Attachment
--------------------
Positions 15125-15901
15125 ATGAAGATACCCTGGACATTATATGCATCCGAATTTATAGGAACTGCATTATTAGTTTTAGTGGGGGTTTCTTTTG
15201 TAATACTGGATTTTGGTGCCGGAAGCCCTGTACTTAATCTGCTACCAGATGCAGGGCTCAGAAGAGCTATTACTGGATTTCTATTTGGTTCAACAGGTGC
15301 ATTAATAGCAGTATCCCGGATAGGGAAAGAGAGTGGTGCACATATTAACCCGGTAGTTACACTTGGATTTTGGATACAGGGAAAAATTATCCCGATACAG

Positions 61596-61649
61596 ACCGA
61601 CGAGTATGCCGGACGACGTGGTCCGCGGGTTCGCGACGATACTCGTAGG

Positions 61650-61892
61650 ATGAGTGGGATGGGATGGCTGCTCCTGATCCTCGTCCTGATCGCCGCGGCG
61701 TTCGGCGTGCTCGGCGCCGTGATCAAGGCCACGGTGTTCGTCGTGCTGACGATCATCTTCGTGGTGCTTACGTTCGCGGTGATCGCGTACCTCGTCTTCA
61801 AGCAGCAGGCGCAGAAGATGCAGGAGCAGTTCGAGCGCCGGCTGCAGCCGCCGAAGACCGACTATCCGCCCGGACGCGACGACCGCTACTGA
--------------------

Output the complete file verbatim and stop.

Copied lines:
Positions 15125-15901
15125 ATGAAGATACCCTGGACATTATATGCATCCGAATTTATAGGAACTGCATTATTAGTTTTAGTGGGGGTTTCTTTTG
15201 TAATACTGGATTTTGGTGCCGGAAGCCCTGTACTTAATCTGCTACCAGATGCAGGGCTCAGAAGAGCTATTACTGGATTTCTATTTGGTTCAACAGGTGC
15301 ATTAATAGCAGTATCCCGGATAGGGAAAGAGAGTGGTGCACATATTAACCCGGTAGTTACACTTGGATTTTGGATACAGGGAAAAATTATCCCGATACAG

Positions 61596-61649
61596 ACCGA
61601 CGAGTATGCCGGACGACGTGGTCCGCGGGTTCGCGACGATACTCGTAGG

Positions 61650-61892
61650 ATGAGTGGGATGGGATGGCTGCTCCTGATCCTCGTCCTGATCGCCGCGGCG
61701 TTCGGCGTGCTCGGCGCCGTGATCAAGGCCACGGTGTTCGTCGTGCTGACGATCATCTTCGTGGTGCTTACGTTCGCGGTGATCGCGTACCTCGTCTTCA
61801 AGCAGCAGGCGCAGAAGATGCAGGAGCAGTTCGAGCGCCGGCTGCAGCCGCCGAAGACCGACTATCCGCCCGGACGCGACGACCGCTACTGA